Ketamine for the Agitated/Violent Patient

Ketamine for the Agitated/Violent Patient

By Alex Koyfman MD, expert input by Reuben Strayer MD
Edited by Stephen Alerhand MD

ketamine face

 Your next 3 patients…
#1: 20yo M brought in by 6 police officers for aggressive behavior
#2: 36yo F BIBEMS for magical thinking
#3: 43yo M with excited delirium

Ketamine abuse

– Dissociative anesthetic (appear awake but unaware of all sensory input); effects similar to PCP but shorter duration (most recover within 1 hour)
– Common recreational intake: 100-200 mg
– Common presentation: tachycardia, palpitations, chest pain, anxiety
– Rare presentations: significant agitation, altered mental status, rhabdomyolysis
– Most patients discharged after several hours of ED observation
– Management: supportive care; benzodiazepines PRN

 Ketamine’s potential

– NMDA antagonist
Anesthesia without CV/respiratory depression unless given at very high doses
– Widely used for procedural sedation/RSI/DSI
– Many advocate for its use as an analgesic =>
– Evolving evidence for use in the agitated/violent patient (focus of this write-up)
– Refuted side effects: clinically significant increases in ICP and IOP; true contraindication in psychotic patients

Agitated and Violent Patient

– 1-2 mg/kg IV/IO; 4-5 mg/kg IM;
– Unpredictable effects at sub-dissociative doses, not appropriate for agitated patients
– Rapid sedation (< 5mins)
– Short duration
– Predictable dose-response relationship
– Can be given IM => bodes well for pre-hospital and early ED use
– Solid fit for tranquilization of uncontrollably violent patient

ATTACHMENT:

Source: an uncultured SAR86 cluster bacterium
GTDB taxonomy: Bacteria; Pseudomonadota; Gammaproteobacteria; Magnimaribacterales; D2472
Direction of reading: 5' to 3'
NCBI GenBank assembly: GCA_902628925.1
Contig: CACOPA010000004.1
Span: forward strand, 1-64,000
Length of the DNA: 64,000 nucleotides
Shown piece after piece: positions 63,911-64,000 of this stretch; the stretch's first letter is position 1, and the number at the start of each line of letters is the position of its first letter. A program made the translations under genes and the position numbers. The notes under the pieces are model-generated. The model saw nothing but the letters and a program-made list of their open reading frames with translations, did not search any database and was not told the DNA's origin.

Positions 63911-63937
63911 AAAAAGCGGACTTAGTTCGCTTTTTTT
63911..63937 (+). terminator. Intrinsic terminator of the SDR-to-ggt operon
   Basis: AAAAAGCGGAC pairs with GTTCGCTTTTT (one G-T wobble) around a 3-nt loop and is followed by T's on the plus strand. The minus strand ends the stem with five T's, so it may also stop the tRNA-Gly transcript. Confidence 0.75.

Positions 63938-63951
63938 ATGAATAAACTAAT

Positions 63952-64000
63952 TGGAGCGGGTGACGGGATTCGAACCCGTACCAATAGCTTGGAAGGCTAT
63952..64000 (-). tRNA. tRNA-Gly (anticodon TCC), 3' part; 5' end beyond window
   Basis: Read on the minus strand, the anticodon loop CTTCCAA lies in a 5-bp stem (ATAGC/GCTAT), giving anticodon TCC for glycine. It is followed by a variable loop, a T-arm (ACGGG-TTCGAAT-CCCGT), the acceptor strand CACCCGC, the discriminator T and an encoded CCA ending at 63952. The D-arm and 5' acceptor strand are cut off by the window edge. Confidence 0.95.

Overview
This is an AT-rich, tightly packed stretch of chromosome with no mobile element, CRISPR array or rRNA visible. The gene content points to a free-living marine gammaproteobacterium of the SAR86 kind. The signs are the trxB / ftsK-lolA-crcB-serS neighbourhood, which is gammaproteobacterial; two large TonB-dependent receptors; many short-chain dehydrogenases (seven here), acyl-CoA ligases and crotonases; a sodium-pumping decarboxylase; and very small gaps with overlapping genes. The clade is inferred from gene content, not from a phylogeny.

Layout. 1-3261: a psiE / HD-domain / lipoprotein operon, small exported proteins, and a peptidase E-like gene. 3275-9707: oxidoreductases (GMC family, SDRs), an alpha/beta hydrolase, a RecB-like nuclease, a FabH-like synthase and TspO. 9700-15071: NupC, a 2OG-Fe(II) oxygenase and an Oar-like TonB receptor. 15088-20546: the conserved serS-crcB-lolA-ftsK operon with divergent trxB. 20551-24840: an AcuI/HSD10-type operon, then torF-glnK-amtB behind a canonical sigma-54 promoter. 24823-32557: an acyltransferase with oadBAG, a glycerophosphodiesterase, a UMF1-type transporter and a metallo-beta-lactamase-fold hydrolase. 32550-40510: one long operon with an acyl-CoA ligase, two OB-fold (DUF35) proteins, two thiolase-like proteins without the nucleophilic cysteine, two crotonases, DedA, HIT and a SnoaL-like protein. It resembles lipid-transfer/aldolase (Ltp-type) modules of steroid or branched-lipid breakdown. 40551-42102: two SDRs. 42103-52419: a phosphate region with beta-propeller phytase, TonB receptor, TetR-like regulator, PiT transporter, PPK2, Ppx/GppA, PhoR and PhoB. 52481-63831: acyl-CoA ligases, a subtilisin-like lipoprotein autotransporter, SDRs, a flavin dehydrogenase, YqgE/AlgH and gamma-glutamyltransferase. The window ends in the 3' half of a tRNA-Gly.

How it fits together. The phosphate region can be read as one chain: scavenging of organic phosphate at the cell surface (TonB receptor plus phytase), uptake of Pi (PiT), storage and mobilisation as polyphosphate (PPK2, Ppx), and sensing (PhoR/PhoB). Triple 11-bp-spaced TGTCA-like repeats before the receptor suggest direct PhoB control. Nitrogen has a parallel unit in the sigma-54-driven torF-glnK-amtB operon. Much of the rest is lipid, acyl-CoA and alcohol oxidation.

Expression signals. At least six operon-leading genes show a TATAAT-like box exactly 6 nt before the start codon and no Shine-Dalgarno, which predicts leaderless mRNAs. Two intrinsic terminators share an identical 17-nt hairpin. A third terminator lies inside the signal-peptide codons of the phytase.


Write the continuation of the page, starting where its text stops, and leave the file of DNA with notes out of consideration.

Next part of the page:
Potential side effects:
– Hypersalivation (apply suction)
– Hypoxia (administer O2)
– Laryngospasm (jaw thrust, O2, BMV, intubation)
– Emergence reaction (BZD)
– HTN/tachycardia

– Main concern would be covering up a major diagnosis 2/2 unreliable exam i.e. infection, seizure, ICH, SI
– Treat as if using procedural sedation – resuscitative monitoring, complete airway set-up, clinician at bedside

Bottom-line: Ketamine has strong support for procedural sedation and intubation purposes. While promising for the management of the agitated and violent patient, more data is needed before it supplants the regular use of benzodiazepines and butyrophenones. Of note: while sedating a patient, it is crucial to concurrently look for other underlying causes of this presentation.

References and Further Reading

3 thoughts on “Ketamine for the Agitated/Violent Patient”

  1. This is the drug of choice used by our trauma docs for agitated trauma patients and anecdotally speaking we have had good success. It has allowed us to gain control of the patient quickly without the airway compromise that could lead to intubation, a procedure that our trauma docs try to avoid unless absolutely necessary.

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